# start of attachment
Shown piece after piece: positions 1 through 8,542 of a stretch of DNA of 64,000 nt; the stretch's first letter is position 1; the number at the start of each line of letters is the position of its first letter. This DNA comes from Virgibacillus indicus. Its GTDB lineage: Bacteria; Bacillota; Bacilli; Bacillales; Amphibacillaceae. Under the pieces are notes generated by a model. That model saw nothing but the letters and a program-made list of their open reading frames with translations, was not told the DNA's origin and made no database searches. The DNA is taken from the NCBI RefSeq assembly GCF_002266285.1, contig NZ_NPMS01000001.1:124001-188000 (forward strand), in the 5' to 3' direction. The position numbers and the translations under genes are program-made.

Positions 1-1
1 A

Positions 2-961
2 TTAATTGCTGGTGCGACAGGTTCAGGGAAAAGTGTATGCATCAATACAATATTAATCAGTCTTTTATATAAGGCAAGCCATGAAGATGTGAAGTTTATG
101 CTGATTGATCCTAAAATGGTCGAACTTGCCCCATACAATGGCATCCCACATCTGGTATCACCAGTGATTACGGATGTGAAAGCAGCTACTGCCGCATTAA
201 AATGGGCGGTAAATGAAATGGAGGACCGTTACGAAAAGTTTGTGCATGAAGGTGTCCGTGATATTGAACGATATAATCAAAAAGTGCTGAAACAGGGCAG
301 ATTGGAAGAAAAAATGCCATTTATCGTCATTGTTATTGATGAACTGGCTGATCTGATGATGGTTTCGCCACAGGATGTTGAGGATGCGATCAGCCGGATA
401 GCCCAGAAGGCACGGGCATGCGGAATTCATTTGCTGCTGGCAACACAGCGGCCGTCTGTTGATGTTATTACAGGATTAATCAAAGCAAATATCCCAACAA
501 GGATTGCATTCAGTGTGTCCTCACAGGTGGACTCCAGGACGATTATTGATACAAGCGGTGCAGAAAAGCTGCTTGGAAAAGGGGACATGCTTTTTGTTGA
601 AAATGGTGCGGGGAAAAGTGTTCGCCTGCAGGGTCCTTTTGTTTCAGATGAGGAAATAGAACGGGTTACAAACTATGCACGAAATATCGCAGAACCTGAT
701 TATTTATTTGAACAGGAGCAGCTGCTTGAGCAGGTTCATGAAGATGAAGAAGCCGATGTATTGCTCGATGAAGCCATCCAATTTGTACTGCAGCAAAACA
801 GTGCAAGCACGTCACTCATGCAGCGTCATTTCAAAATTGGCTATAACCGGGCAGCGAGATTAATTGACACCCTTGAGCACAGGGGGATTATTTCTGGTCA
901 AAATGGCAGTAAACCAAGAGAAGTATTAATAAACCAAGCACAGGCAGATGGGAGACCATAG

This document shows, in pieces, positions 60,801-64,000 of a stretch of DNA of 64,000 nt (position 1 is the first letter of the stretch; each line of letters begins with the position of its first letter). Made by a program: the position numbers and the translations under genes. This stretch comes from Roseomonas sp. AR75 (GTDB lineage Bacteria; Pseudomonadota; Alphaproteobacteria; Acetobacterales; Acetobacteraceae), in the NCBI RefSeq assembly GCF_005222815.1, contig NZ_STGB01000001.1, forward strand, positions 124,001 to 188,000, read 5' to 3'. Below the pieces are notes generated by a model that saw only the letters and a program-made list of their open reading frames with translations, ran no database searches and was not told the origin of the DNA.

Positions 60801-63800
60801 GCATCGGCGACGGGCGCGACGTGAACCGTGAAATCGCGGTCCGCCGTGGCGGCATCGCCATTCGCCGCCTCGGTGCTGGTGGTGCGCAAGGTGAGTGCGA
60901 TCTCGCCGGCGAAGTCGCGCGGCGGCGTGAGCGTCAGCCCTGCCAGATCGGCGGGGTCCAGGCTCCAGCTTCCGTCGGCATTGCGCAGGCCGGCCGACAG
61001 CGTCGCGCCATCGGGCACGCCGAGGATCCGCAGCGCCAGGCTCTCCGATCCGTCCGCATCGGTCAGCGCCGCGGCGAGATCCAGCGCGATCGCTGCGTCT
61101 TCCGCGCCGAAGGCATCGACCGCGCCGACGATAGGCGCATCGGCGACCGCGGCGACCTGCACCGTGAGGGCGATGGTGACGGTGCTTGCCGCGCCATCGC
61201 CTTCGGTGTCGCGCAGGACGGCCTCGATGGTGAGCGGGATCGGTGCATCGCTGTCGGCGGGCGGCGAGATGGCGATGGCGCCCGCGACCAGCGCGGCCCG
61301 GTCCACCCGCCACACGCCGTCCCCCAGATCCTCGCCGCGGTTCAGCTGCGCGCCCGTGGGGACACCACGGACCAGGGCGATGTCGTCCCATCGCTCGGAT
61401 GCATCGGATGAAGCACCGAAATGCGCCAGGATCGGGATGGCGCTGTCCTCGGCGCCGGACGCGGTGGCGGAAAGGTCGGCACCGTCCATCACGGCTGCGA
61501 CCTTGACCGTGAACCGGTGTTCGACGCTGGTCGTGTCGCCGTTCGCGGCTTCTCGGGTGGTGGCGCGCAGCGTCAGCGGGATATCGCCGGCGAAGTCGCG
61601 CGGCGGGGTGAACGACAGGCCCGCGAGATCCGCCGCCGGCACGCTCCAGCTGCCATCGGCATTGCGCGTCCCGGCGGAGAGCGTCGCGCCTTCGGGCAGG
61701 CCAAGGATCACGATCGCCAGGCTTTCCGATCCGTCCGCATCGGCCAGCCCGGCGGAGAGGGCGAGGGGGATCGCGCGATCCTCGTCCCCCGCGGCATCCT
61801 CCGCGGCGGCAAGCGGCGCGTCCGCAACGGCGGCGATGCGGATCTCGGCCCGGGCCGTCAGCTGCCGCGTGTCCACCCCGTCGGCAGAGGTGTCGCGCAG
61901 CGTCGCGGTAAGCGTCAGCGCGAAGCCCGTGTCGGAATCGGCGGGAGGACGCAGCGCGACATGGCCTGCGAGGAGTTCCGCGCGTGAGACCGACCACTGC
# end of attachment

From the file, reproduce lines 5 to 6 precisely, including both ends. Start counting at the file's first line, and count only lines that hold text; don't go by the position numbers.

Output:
2 TTAATTGCTGGTGCGACAGGTTCAGGGAAAAGTGTATGCATCAATACAATATTAATCAGTCTTTTATATAAGGCAAGCCATGAAGATGTGAAGTTTATG
101 CTGATTGATCCTAAAATGGTCGAACTTGCCCCATACAATGGCATCCCACATCTGGTATCACCAGTGATTACGGATGTGAAAGCAGCTACTGCCGCATTAA